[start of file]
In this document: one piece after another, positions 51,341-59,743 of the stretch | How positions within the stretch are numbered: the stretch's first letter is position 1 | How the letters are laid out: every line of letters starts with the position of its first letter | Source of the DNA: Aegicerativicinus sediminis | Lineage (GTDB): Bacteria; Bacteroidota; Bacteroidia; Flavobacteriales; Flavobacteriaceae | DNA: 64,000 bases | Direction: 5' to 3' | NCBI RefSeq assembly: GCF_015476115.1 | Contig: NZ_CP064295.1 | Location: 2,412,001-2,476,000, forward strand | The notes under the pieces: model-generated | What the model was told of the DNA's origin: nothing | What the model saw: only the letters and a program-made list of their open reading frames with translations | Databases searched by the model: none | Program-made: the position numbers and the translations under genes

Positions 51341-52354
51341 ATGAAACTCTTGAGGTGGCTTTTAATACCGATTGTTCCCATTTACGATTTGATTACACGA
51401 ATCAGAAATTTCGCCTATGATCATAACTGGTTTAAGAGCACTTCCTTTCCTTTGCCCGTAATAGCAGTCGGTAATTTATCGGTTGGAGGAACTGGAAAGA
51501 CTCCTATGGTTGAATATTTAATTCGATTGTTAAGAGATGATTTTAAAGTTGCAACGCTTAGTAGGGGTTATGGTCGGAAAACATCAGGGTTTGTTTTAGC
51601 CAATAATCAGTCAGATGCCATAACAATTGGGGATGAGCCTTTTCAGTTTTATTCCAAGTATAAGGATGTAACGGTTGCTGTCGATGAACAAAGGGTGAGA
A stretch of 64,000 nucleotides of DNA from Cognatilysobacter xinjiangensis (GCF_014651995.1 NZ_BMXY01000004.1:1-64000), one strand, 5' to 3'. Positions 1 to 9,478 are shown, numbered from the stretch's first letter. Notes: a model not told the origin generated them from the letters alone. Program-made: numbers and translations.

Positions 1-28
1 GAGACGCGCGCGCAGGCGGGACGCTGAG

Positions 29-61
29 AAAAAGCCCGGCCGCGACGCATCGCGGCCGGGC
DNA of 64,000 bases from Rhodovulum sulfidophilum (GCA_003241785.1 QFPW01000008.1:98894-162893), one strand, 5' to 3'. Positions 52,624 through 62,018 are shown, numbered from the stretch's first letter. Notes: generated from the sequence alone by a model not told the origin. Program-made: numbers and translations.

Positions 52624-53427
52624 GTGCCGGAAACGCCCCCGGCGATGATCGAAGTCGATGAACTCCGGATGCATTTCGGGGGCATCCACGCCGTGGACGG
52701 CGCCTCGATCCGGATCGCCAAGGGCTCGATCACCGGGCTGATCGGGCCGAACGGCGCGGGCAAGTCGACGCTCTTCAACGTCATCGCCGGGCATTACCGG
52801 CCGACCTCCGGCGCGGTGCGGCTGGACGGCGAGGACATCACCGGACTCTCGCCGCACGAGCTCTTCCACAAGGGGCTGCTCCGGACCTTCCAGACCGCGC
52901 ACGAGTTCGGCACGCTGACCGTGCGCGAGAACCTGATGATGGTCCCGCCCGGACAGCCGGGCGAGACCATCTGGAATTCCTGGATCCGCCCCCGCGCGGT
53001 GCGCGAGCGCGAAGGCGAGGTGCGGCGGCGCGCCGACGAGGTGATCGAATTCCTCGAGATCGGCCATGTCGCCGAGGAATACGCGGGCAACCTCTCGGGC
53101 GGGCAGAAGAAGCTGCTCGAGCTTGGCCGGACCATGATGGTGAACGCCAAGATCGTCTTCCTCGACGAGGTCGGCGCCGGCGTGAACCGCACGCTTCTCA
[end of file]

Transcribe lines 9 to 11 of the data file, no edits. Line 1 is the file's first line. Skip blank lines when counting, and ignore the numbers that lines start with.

1 GAGACGCGCGCGCAGGCGGGACGCTGAG

Positions 29-61
29 AAAAAGCCCGGCCGCGACGCATCGCGGCCGGGC